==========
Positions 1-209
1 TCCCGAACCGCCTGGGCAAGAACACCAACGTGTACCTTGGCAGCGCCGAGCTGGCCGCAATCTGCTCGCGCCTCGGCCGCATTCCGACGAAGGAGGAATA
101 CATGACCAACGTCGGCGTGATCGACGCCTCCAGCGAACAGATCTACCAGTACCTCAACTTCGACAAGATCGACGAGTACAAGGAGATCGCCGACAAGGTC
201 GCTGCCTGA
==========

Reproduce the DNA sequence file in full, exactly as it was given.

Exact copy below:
Positions 1-209
1 TCCCGAACCGCCTGGGCAAGAACACCAACGTGTACCTTGGCAGCGCCGAGCTGGCCGCAATCTGCTCGCGCCTCGGCCGCATTCCGACGAAGGAGGAATA
101 CATGACCAACGTCGGCGTGATCGACGCCTCCAGCGAACAGATCTACCAGTACCTCAACTTCGACAAGATCGACGAGTACAAGGAGATCGCCGACAAGGTC
201 GCTGCCTGA